A Colorado man in the national news for allegedly killing his pregnant wife and two young daughters almost certainly will not be held accountable for killing a fourth human being, the unborn baby.
On Wednesday, Chris Watts, 33, of Frederick, Colorado, was arrested on suspicion of murdering his pregnant wife Shanann, 34, and their two daughters, 4-year-old Bella and 3-year-old Celeste, ABC News 7 reports.
He is expected to be formally charged with three counts of first-degree murder and three counts of tampering with a human body this week. However, authorities almost certainly will not file charges for the unborn baby’s death. Unlike most states, Colorado does not recognize any additional crime for killing or injuring unborn babies in crimes committed against their mothers.
It is unclear how far along Shanann was in her pregnancy, but she had a doctor’s appointment scheduled to hear her unborn son’s heartbeat last week when she went missing, a friend told the New York Post.
The friend, Nickole Atkinson, reported Shanann missing on Aug. 13, and police arrested Chris Watts several days later, according to the report. Two authorities told ABC 7 that Watts later confessed to killing his wife and young daughters.
On Thursday, authorities said they found the bodies of Shanann, Bella and Celeste on the property of a petroleum company where Chris worked. The girls’ bodies were found in a tank of oil. According to reports, authorities suspect that Chris had strangled them to death.
Police have not yet released a motive, but friends said the couple had financial problems and Shanann suspected that Chris might be cheating on her.
Here’s more from the New York Post:
Shanann Watts had recently “entertained the idea” that her husband, Chris Watts, was unfaithful, because he’d been acting strange, her pal Nickole Atkinson told ABC’s “Good Morning America.”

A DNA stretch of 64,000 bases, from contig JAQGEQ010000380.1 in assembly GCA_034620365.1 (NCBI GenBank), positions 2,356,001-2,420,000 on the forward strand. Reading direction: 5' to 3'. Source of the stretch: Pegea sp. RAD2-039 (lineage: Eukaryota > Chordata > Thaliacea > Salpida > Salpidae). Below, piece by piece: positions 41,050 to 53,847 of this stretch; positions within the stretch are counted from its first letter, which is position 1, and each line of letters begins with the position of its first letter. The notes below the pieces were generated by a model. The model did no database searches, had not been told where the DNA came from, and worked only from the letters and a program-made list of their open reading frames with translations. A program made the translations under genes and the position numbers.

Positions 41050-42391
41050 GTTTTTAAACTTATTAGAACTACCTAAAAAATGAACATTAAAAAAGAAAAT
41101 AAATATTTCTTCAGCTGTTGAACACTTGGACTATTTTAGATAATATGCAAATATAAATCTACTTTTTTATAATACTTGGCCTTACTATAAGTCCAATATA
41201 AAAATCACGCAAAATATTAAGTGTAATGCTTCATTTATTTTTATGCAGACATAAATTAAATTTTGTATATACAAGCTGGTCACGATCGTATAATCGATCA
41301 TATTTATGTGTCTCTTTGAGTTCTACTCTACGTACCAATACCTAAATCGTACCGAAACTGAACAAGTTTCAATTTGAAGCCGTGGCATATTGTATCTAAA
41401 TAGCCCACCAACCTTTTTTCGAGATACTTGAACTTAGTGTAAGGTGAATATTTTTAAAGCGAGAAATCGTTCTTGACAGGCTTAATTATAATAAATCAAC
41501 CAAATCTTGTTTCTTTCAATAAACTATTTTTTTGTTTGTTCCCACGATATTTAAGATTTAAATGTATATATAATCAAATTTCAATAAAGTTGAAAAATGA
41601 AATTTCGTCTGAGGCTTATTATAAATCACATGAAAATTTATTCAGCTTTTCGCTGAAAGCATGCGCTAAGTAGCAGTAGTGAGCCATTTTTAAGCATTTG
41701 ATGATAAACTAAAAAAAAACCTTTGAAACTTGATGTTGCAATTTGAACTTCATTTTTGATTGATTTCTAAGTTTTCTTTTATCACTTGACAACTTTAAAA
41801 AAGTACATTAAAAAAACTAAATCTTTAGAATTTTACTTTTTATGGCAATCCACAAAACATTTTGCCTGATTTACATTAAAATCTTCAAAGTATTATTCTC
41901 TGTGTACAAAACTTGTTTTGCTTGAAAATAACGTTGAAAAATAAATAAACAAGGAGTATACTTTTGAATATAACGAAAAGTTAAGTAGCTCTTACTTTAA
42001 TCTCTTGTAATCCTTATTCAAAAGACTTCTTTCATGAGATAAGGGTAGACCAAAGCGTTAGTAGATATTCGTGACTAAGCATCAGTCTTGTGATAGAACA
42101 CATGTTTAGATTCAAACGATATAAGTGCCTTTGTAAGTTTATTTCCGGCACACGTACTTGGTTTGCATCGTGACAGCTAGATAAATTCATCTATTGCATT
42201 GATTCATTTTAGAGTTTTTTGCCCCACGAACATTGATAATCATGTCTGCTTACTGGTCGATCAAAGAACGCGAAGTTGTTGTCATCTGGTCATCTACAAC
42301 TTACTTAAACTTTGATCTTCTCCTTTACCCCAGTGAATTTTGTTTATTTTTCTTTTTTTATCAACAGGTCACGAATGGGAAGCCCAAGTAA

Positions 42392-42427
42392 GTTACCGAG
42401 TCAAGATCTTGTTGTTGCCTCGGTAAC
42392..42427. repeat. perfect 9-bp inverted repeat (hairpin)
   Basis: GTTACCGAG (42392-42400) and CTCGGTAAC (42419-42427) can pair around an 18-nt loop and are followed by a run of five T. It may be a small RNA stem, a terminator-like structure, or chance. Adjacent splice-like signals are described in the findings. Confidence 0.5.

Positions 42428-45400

“He wasn’t being the loving Chris that he normally was,” she said. “He wasn’t touching or hugging or doing stuff like that. He wasn’t being as attentive to the girls as he normally is.”
The dad of two was also being bizarre when his wife, 34, and their daughters, Celeste, 3, and Bella, 4, vanished on Aug. 13, Atkinson said.
“He just kept saying that he didn’t know where she was and that she was on a playdate. But he couldn’t give us the name of the friend,” she recalled. “Anyone in their right mind will start piecing things together and think something had happened, but you don’t want to go there. You want to believe the best in people.”
Atkinson became concerned for her friend because she wasn’t responding to messages and had missed a doctor’s appointment where she was going to hear her baby boy’s heartbeat.
Colorado pro-life leaders have attempted to pass an unborn victims of violence law for many years, but the attempts have failed repeatedly in the state legislature, the most recent being in 2015.
The bill was prompted by a gruesome crime involving Dynel Catrece Lane, who attacked a pregnant woman and cut her 7-month unborn baby from her womb. In this unbelievable act of violence, the baby died but the mother, Michelle Wilkins, survived. In 2016, a judge sentenced Lane to 100 years of prison for assaulting and attempting to murder Wilkins, but Lane was not punished for the baby girl’s death.
According to the National Right to Life Committee, 38 states recognize the unlawful killing of an unborn child as homicide in at least some circumstances.